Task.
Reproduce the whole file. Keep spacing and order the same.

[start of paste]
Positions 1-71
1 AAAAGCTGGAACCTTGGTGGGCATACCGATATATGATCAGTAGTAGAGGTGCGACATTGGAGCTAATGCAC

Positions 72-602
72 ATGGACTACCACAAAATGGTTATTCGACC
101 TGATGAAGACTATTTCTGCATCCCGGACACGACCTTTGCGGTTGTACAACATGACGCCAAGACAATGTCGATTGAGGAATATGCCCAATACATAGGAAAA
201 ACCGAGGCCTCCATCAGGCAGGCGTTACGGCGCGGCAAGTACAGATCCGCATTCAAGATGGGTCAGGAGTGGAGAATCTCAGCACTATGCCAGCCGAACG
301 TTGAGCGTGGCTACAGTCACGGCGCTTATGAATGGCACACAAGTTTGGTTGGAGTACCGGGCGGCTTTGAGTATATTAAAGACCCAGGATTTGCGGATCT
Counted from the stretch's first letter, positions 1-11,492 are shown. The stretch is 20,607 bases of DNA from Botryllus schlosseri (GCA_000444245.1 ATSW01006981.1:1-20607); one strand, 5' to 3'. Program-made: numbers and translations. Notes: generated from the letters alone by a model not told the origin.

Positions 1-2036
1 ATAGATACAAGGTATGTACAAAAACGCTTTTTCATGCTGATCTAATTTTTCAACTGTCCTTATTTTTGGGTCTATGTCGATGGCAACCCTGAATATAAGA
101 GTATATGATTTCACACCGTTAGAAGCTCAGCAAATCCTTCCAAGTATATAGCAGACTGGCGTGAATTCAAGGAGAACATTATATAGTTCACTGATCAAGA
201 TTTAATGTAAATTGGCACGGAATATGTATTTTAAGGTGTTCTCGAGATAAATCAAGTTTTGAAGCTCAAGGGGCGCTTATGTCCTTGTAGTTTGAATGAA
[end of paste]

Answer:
Positions 1-71
1 AAAAGCTGGAACCTTGGTGGGCATACCGATATATGATCAGTAGTAGAGGTGCGACATTGGAGCTAATGCAC

Positions 72-602
72 ATGGACTACCACAAAATGGTTATTCGACC
101 TGATGAAGACTATTTCTGCATCCCGGACACGACCTTTGCGGTTGTACAACATGACGCCAAGACAATGTCGATTGAGGAATATGCCCAATACATAGGAAAA
201 ACCGAGGCCTCCATCAGGCAGGCGTTACGGCGCGGCAAGTACAGATCCGCATTCAAGATGGGTCAGGAGTGGAGAATCTCAGCACTATGCCAGCCGAACG
301 TTGAGCGTGGCTACAGTCACGGCGCTTATGAATGGCACACAAGTTTGGTTGGAGTACCGGGCGGCTTTGAGTATATTAAAGACCCAGGATTTGCGGATCT
Counted from the stretch's first letter, positions 1-11,492 are shown. The stretch is 20,607 bases of DNA from Botryllus schlosseri (GCA_000444245.1 ATSW01006981.1:1-20607); one strand, 5' to 3'. Program-made: numbers and translations. Notes: generated from the letters alone by a model not told the origin.

Positions 1-2036
1 ATAGATACAAGGTATGTACAAAAACGCTTTTTCATGCTGATCTAATTTTTCAACTGTCCTTATTTTTGGGTCTATGTCGATGGCAACCCTGAATATAAGA
101 GTATATGATTTCACACCGTTAGAAGCTCAGCAAATCCTTCCAAGTATATAGCAGACTGGCGTGAATTCAAGGAGAACATTATATAGTTCACTGATCAAGA
201 TTTAATGTAAATTGGCACGGAATATGTATTTTAAGGTGTTCTCGAGATAAATCAAGTTTTGAAGCTCAAGGGGCGCTTATGTCCTTGTAGTTTGAATGAA